Abstract: SA-PO372

Tubular Matrix Gla Protein Expression Increases Progressively with CKD

Session Information

Category: Chronic Kidney Disease (Non-Dialysis)

  • 301 CKD: Risk Factors for Incidence and Progression

Authors

  • Miyata, Kana N., LA Biomedical Research Institute at Harbor-UCLA Medical Center, Torrance, California, United States
  • Zhang, Pei, LA Biomedical Research Institute at Harbor-UCLA Medical Center, Torrance, California, United States
  • Dai, Tiane, LA Biomedical Research Institute at Harbor-UCLA Medical Center, Torrance, California, United States
  • Nast, Cynthia C., Cedars-Sinai Medical Center, Los Angeles, California, United States
  • Dukkipati, Ramanath B., LA Biomedical Research Institute at Harbor-UCLA Medical Center, Torrance, California, United States
  • La page, Janine A., LA Biomedical Research Institute at Harbor-UCLA Medical Center, Torrance, California, United States
  • Troost, Jonathan P., University of Michigan, Ann Arbor, Michigan, United States
  • Schurgers, Leon J., Maastricht University, Maastricht, Netherlands
  • Adler, Sharon G., LA Biomedical Research Institute at Harbor-UCLA Medical Center, Torrance, California, United States
Background

Experimental data indicate that renal tubule dedifferentiation may contribute to CKD progression. A vitamin K–dependent protein, Matrix Gla Protein (MGP), is a potent in vivo inhibitor of arterial calcification. Little is known about de novo MGP expression and function in kidney.

Methods

We performed 5/6 nephrectomy (Nx) in rats, sacrificed them at 2 days, 2 weeks, and 4 weeks, and measured gene expression by microarray. Altered expression was noted for many proteins involved in vascular calcification. We focused on MGP and localized carboxylated MGP (cMGP) in kidneys from patients with CKD. Then, we analyzed the association between eGFR at biopsy and the MGP transcript levels of patients in the Nephrotic Syndrome Study Network (NEPTUNE) cohort.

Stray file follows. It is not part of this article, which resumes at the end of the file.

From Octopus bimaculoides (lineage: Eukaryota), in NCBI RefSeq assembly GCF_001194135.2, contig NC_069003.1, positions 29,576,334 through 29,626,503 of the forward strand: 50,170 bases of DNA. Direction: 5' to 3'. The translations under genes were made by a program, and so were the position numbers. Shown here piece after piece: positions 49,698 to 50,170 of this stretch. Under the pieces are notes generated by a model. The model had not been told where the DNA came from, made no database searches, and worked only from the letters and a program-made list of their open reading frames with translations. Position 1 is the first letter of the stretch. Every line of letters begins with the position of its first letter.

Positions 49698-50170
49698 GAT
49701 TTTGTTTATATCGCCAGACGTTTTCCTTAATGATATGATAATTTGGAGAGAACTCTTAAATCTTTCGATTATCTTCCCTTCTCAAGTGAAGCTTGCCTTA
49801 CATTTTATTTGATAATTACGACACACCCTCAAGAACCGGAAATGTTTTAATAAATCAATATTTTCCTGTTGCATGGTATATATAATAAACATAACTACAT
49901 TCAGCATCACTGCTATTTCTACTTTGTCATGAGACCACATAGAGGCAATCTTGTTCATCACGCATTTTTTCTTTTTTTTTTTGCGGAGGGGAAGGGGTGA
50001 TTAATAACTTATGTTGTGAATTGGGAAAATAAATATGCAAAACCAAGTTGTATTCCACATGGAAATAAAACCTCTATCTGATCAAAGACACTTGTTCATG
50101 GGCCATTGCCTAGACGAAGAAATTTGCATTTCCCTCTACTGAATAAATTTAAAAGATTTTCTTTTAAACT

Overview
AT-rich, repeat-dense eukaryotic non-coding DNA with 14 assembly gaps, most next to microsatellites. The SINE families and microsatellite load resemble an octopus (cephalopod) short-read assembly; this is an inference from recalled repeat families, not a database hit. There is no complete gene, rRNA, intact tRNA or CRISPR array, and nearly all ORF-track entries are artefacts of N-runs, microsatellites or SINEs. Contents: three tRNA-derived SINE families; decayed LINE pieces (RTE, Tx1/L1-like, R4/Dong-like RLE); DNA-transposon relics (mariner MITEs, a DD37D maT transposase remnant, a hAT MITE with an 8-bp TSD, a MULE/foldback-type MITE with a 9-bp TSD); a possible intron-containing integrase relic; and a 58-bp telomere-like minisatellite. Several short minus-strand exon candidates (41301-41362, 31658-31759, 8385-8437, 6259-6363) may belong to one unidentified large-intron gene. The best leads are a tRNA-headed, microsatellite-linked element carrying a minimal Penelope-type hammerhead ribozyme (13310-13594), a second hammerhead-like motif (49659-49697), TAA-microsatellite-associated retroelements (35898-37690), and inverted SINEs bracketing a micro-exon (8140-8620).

Results

Renal MGP expression was significantly increased in 5/6Nx rats: 2.16-fold (2 days, p=0.002), 3.27-fold (2 weeks, p=0.0002), and 3.31-fold (4 weeks, p=0.0002). There was a trend for patients with advanced CKD (n=8) to have greater tubulointerstitial (TI) cMGP staining vs controls (NS). In NEPTUNE samples, there was an inverse relationship between eGFR and the TI MGP transcript. The TI MGP transcript correlated positively with interstitial fibrosis (r=0.47, p<0.01) and tubular atrophy (r=0.45, p<0.01), even after adjustment for eGFR, and was significantly higher in kidneys with acute tubular injury(p<0.01).

Conclusion

Our experiments demonstrate increased TI MGP expression in CKD in experimental animals and patients. TI MGP transcript levels increased progressively with CKD progression and was associated with interstitial fibrosis, tubular atrophy, and acute tubular injury. In published microarrays, TI MGP expression is also increased in patients with diabetic kidney disease and in ageing rats. Additional studies are needed to determine if the de novo expression of MGP represents tubular dedifferentiation or an adaptation to injury.

Funding

  • Other NIH Support